Upcoming Events!
Awesome Farmer’s Tan in the Making! Wait till you see how my sandle tan is turning out!
December 9th I get to give the Church sermon! my that’s getting close…..

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More Information about Kenya

Thursday, November 8th, 2007

So I learned the following the other day:

I will be able to help out at multiple locations in Kenya.

Miwani:
The Farm. This is where I will spend a majority of my time. The people on the farm are working hard to try to make the farm self sustaining (as in the money it makes from goods, support it’s costs). Right now it still relies partly on donations from churches (like mine). They have multiple projects going on that involve things like: Methane Gas produces for houses (utilize cow manure to make gas. Apparently local kids deliver cow manure to houses for methane gas production. High Quality Goats Milk, the wife of the current “manager” down there is a horticulturist and produces specialized feed for their goats. And apparently goats milk helps alleviate a number of AIDS symptoms. I don’t know if the Farms special goat feed is primarily towards helping aids people or not. Irrigation, I guess the farm also attempts to utilize, cheap, never before seen in Africa, irrigation systems. Some kind of drip irrigation, I don’t know any details, but I’m assuming as it’s a 3rd world country it has a lot of ‘bang for it’s buck’ and is easy to repair and maintain.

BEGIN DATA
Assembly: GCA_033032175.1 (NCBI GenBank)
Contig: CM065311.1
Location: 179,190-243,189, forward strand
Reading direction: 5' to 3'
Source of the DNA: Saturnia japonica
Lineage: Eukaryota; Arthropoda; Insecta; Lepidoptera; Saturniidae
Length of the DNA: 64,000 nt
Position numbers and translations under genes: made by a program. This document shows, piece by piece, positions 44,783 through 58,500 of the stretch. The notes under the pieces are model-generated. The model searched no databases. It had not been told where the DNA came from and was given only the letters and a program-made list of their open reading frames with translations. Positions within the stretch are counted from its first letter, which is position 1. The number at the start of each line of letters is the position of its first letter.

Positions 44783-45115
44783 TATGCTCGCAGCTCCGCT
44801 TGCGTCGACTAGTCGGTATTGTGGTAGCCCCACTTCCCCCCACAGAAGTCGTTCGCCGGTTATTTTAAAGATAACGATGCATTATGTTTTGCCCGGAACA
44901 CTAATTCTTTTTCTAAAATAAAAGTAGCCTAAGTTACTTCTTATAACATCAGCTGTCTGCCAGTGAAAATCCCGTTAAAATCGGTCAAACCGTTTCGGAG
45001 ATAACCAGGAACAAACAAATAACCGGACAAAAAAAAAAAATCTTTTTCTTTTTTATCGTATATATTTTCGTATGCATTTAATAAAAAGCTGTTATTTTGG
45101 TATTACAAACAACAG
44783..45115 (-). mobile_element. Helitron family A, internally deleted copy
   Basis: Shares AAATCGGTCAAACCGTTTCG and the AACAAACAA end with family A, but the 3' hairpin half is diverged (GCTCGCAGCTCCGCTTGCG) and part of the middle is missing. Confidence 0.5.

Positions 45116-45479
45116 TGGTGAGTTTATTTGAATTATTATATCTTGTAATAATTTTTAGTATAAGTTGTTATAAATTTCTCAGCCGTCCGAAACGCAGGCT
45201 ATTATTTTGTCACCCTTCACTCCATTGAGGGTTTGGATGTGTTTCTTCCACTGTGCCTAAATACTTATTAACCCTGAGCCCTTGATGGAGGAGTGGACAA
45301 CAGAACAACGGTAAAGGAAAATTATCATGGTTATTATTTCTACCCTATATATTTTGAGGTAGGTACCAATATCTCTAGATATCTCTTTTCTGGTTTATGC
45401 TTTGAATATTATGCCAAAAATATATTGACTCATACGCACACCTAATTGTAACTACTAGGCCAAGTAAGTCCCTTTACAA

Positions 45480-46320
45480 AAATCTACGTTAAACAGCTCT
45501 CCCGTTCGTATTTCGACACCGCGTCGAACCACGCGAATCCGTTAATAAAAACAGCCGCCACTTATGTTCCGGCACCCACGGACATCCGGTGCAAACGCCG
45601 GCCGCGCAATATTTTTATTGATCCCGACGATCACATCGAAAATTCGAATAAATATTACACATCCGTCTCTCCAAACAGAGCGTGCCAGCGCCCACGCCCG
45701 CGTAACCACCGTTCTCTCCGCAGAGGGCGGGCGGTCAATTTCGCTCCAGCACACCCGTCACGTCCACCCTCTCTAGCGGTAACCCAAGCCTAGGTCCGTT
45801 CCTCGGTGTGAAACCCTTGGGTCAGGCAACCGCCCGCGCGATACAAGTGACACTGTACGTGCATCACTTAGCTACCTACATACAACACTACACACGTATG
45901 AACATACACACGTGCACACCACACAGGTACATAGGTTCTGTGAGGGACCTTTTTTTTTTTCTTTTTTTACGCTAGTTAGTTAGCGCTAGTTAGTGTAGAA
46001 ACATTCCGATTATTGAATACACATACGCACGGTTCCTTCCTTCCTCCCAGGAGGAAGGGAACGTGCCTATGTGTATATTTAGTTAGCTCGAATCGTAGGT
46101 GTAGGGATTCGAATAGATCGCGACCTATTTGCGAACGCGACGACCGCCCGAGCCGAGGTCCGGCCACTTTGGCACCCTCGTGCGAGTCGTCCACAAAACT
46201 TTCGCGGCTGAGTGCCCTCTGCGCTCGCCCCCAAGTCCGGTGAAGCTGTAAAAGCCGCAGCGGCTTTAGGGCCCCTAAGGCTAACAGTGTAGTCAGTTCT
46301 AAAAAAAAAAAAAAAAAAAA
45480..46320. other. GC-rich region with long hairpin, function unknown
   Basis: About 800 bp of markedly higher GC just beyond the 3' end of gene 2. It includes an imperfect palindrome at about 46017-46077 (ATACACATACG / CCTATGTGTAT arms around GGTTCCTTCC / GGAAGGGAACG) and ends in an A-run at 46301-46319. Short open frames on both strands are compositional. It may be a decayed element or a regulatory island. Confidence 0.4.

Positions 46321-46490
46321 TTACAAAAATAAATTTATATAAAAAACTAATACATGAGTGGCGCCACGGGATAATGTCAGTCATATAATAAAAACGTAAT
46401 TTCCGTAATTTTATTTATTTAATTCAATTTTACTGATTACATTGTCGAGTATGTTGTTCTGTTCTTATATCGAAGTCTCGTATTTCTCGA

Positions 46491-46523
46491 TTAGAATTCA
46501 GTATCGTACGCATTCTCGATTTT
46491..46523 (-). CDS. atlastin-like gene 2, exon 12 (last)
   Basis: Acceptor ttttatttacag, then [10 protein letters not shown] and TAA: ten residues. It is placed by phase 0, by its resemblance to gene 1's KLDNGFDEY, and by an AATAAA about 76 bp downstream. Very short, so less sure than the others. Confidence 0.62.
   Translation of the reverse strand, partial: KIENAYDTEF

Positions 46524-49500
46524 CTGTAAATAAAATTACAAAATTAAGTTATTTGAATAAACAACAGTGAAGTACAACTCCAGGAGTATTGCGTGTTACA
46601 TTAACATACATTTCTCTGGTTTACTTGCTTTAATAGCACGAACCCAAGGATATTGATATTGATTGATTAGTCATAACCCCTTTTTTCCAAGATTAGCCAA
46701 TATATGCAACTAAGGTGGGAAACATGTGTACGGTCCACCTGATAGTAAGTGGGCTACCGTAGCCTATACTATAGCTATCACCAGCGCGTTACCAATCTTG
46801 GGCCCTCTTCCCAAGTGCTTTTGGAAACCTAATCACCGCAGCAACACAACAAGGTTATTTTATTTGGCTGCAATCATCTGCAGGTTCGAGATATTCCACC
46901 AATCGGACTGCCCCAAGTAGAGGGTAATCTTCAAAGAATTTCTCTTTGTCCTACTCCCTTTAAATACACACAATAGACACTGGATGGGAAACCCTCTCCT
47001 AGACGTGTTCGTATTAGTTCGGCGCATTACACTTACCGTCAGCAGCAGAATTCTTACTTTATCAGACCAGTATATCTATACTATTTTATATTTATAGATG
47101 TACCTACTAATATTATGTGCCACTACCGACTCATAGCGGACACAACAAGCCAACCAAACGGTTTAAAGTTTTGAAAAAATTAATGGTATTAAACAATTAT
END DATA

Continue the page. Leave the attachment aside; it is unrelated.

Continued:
Kakamenga: About 30 minutes north of the Farm in Miwani, there is a Church there that supports a number of humanitarian activities and is involved with the people at Miwani. The head pastor there has 3 boys (1 son, 2 son in laws) who all do a number of humanitarian activities. 1 son in kakamenga became the head of a boy’s detention center and totally revolutionized the place. Right now there are around 350 boys and I guess before he was head it was in pretty sorry conditions (the boys had worms, bed sores, were fed gruel, totally oliver twist). Presently I guess it’s a lot better and the boys are happy. Another son in Nairobi, works with orphans. I won’t interact with him too much as he is in Nairobi and is about an 8 hour bus ride from the Farm in Miwani. But he will meet me in Nairobi as that is where my plane lands and provide a place to stay for the night and get me to the bus the next morning.

I don’t know how accurate all of this is as I’m going off of memory from a meeting I had, but the general ideas should be correct and it looks like there is a lot of opportunities to really make a difference and help out. Should be good.

T-8 Days!